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Hi, I’m wondering if you could kindly help me with a problem I have for a project I’m working on. Is there a way to increase the reaction of vinegar and baking soda? I have found using half citric acid and half baking soda increases the carbon dioxide produced but surely there’s a way to have a stronger, more instant reaction? Would it help to use a stronger acid and a different powder? Any help would be really appreciated.
Question Date: 2020-11-20
Answer 1:

I am not sure exactly what your problem is. Are you interested in a reaction with the maximum yield products per input masses, a stoichiometric problem or are you asking about a kinetic matter: how to speed the reaction up?

For the stoichiometric problem:
The reaction between citric acid and baking soda is:

C6H8O7 +3NaHCO3===>Na3C6H5O7 + 3H2O+ 3CO2

So to maximize the yield of CO2 gas (since this is the gas produced and I imagine you are interested in the dramatics!) you should use one mole of citric acid and three moles of baking soda.

These mole numbers can be converted to mass using molecular weights. For baking soda its 84 g/mole and for citric acid its 192 g/mol (roughly).

So the ratio you want to use is 3:1 or 252/192 = 1.31. That is for every 1 gram of citric acid use 1.3 g of baking soda. This will give you the maximum amount of CO2.

Then, for example, if you use, say, 25 g of citric then mix that with 32.8 g of baking soda . This will generate 0.39 moles of CO2 or 0.39 moles X 44g/mol = 17.2g of CO2 gas.

You can use the ideal gas law to determine what the VOLUME of CO2 gas will be. After all, the bigger the volume the more dramatic the effect, right?

So P V = n R T and you have P = 105 Pa, T = 298 K, R = 8.314 (SI units), and n = 0.39 moles.

Then V = 0.39 X 8.314 X 298/105 = 0.0097 cubic meters.

Since 1 cubic meter is 106 cm3 we can convert the volume to cubic centimeters a more useful unit. It equals 9663 cm3 that is almost 10,000 ml— a lot of volume expansion.

Finally, as far as the kinetics goes, the reaction rate is pretty fast at room conditions, is it not? The kinetics of the reaction will depend on Temperature but unless you go to extremes it may not be critically important.

Answer 2:

I assume that when you say you want to "increase the reaction of vinegar and baking soda" you mostly want a reaction that evolves gas faster and maybe more gas. Citric acid actually is a stronger acid than vinegar. You could try substituting the vinegar with a solution of citric acid instead of using the solid acid. You may also want to pay attention to the amounts you are using, aiming for stoichiometric amounts of acid and base to mix. If you want to stick with vinegar, the more concentrated the vinegar, the better.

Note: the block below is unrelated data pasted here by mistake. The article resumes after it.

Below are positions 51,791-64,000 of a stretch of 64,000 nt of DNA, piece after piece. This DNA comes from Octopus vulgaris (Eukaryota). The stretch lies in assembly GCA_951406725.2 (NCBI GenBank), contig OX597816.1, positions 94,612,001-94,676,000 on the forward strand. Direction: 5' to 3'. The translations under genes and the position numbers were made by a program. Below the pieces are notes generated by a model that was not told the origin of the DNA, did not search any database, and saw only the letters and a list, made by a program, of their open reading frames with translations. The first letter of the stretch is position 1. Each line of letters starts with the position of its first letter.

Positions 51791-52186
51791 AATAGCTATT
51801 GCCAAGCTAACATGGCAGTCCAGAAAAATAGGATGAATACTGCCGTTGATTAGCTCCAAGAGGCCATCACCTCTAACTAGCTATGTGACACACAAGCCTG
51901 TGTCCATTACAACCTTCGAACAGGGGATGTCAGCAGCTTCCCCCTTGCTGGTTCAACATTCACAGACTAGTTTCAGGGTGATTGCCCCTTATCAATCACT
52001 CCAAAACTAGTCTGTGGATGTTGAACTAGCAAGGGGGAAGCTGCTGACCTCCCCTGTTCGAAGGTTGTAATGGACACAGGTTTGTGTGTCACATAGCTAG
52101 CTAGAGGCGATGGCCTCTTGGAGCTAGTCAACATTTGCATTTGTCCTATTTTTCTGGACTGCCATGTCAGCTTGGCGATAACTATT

Another factor that is important, because you are reacting a solid with a liquid, is how fine the solid is. Finer powder means more surface means faster reaction. Mixing speed could also limit your reaction. A safety caution: using a stronger acid than citric acid makes this a lot more dangerous, because a spill of such acid can damage skin, eyes, or clothes.

Answer 3:

The vinegar and baking soda reaction consists of the following steps:

1.C2H4O2 --> C2H3O2- + H+

2. NaHCO3 --> Na+ + HCO3-

3. H+ + HCO3- --> H2CO3

4. H2CO3 --> CO2 + H2O

Replacing the acetic acid in step one with a more powerful acid - say, hydrochloric acid (HCl) - will cause the reaction to go faster, as would using a stronger base in steps 2 and 3. However, notice that the ultimate product of the reaction - why it bubbles over - is in step 4, which is not an acid-base reaction: carbon dioxide is insoluble in water, so it bubbles out. As a consequence, whatever base you use would have to be some kind of bicarbonate in order for the reaction to work (it could be a carbonate, too, such as limestone, calcium carbonate, CaCO3, but that would make the reaction go slower, since step 2 would take much longer).

Raising the temperature will generally raise reaction speed. In this case, it will make step 4 go faster as well, since carbon dioxide, like most gasses, is less soluble in warm water than in cold water.

Answer 4:

An interesting link here.

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